'He was doing a good job, throwing out trouble-makers, bringing the place back to what it was: a good family pub,' a friend said. Nevertheless, trouble persisted. Drugs appeared. The police applied to close the St Helier. Mr Williams fought the application and won. He also employed bouncers to keep order - among them a local 'hard man,' Stephen Davison. When this failed, the Welshman left. Again, the St Helier was boarded up.
Whitbread then came to an arrangement with Carlo Spetali of London Leisure Holdings, awarding him a 20-year sub-lease and pouring pounds 400,000-pounds 500,000 into improvements. Peace did not ensue. Instead, the thick pile of the pub's new floral carpet began to absorb blood as well as beer. 'We're not just talking about a few Chelsea supporters getting topped up on lager,' a former customer said. 'We are talking hea-vy.'
On 28 May, 1992, Mr Davison, Mr Williams's former employee, was told to leave the pub by Michael Bond, a Spetali bouncer. Mr Davison refused and was confronted by Bond's 'associate,' Anthony Crabb. Crabb pulled out a sawn-off shotgun and shot Mr Davison at point-blank range. Outside, a passing schoolgirl heard the 'loud bang.' Inside, Mr Davison gasped: 'You got me', and died. There were 40 others in the pub who apparently noticed little that was out of the ordinary.
The dead man was loaded into a horsebox and taken to a caravan site where his head and hands were chopped off and all teeth removed. With the exception of a gold molar, which Crabb kept as a souvenir, these were burnt (to impede identification). Crabb then quartered the torso with a chainsaw, and persuaded others, including Bond, Gary Taylor and Tyrone Evans to help dispose of the remains. One bit subsequently floated to the surface of a pond in Reigate. Crabb and his assistants were arrested, partly because their disposal efforts were witnessed by five young girls. Three other witnesses were moved to secret addresses.
Crabb was sentenced to life imprisonment, Taylor to nine years (later reduced to seven), and Bond to two years (after giving evidence for the prosecution). Evans killed himself with pills from the prison hospital. When the trial ended last July, the police said they would see 'if there are matters that need to be brought before the licensing justices'. But Mr Spetali denied that his 'nice pub' had been tarnished by the murder. He has been quoted as describing Taylor and Bond as 'keepers of the peace'.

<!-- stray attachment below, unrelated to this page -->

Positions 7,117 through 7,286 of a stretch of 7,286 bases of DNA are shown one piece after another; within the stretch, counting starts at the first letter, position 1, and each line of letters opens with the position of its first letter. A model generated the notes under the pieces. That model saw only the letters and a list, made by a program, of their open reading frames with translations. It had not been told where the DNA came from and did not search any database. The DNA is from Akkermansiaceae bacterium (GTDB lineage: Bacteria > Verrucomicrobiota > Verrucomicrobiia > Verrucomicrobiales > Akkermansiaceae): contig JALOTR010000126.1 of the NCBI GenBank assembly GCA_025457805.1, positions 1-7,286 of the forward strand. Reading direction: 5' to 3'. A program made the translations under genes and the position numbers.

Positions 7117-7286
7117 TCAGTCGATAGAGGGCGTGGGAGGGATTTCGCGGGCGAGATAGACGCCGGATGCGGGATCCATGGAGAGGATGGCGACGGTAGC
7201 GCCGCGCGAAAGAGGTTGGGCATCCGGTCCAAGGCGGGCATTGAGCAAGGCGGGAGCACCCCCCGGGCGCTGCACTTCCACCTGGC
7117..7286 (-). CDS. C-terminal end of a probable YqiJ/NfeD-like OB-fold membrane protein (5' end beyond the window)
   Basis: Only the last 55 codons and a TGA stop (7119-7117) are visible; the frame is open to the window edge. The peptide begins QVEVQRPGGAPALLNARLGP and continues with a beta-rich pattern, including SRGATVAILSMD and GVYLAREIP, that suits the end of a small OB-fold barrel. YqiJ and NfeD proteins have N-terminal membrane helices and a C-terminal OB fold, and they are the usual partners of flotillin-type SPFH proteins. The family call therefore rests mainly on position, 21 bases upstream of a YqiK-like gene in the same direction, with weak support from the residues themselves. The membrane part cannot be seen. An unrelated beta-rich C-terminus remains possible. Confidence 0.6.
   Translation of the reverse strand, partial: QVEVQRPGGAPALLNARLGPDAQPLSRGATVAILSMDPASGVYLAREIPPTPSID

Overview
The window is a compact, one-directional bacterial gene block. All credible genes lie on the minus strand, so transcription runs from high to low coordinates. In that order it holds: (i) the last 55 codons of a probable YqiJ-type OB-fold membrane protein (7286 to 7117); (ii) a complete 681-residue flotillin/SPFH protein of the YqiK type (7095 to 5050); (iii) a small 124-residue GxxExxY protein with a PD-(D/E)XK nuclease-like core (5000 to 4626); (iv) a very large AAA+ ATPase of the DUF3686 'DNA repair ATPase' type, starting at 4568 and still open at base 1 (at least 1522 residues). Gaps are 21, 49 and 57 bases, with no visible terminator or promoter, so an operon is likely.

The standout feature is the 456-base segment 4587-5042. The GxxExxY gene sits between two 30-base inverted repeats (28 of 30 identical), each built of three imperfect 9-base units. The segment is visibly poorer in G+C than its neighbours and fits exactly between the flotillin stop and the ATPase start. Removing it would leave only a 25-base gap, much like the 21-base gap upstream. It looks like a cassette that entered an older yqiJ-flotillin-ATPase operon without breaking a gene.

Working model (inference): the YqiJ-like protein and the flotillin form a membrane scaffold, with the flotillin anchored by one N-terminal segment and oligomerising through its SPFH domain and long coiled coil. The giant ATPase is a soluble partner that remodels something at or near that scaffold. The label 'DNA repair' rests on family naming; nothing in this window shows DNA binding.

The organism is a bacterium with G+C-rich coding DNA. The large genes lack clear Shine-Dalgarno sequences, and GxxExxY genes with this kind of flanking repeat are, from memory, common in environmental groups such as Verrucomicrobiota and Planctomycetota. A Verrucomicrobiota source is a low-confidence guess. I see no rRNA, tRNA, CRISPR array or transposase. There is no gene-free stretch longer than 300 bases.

Business as usual followed. On a Saturday afternoon in March, three days before Sutton magistrates revoked the licence, two men, aged 27 and 37, crossed the threshhold for a pint of beer and a game of pool. Both were carried out on stretchers, the former with eight stab wounds from a stiletto knife, the latter with head injuries from a pool cue. When police arrived, pub customers formed a wall of silence.
It may be wrong to single out the St Helier Tavern. At least six other pubs in the Sutton area have been closed down by the police in the last five years, due to 'aggravation'. Ray Newark said: 'We feel very strongly that if premises aren't being run properly and we're getting incident after incident, what we do is help them sort the problem out. But if there is no co-operation, we will take revocation proceedings.'
Some of the extinct pubs are just a few blocks away from where the Prime Minister was born (Worcester Park) and where his brother, Terry Major- Ball, currently lives (Wallington). Mr Major-Ball's home is a short stroll from the flat where Anthony Crabb presumably scrubbed his fingernails after dismembering Stephen Davison. It seems an orderly, if uninspiring, part of London, offering such paradoxes as a solid Labour council in a Tory Westminster constituency. Asked if the MP, Nigel Forman, had had representations about the St Helier from constituents, his secretary said: 'From memory, no.'
Whitbread say: 'It would be improper for us to comment, pending the result of the licence appeal. But if the appeal is turned down we'll have to take the pub back into our possession and try to find another, suitable, leaseholder to take over.'
Despite the brewery's emollient words and assurances by Mr Spetali that he runs 'a family pub', few of the Londoners for whom the building was erected express any affection for the 'most dangerous pub in Britain'.